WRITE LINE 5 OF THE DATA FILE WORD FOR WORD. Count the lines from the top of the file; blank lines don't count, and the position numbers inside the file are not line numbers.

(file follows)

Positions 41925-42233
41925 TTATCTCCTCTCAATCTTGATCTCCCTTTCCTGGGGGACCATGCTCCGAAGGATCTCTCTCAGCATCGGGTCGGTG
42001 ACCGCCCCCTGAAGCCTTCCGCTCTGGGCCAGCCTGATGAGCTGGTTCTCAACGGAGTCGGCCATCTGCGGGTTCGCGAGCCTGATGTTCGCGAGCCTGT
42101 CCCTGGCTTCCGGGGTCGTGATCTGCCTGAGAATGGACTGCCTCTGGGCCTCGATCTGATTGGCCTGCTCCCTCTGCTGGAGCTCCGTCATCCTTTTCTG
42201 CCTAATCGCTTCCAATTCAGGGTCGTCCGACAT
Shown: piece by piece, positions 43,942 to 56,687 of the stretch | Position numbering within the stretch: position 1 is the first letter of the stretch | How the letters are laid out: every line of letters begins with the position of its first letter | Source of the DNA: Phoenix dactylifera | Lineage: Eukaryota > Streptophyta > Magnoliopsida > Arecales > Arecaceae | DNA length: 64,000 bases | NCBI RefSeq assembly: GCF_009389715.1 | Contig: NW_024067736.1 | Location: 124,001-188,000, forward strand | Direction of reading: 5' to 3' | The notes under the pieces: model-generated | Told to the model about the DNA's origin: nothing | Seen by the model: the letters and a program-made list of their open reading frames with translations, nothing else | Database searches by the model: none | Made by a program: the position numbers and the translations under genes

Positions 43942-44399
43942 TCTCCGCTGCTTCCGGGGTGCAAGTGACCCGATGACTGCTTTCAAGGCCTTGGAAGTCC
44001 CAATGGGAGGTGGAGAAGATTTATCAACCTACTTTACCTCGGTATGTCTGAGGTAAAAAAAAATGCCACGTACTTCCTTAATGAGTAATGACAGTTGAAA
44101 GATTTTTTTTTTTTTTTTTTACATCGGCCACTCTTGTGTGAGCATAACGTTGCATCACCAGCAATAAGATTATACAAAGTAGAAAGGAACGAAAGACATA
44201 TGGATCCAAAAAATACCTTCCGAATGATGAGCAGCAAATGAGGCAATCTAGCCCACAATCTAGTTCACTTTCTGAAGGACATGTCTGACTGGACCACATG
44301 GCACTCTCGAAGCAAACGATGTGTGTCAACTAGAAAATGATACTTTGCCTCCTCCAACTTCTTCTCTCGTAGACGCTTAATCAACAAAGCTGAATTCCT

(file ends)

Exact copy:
42201 CCTAATCGCTTCCAATTCAGGGTCGTCCGACAT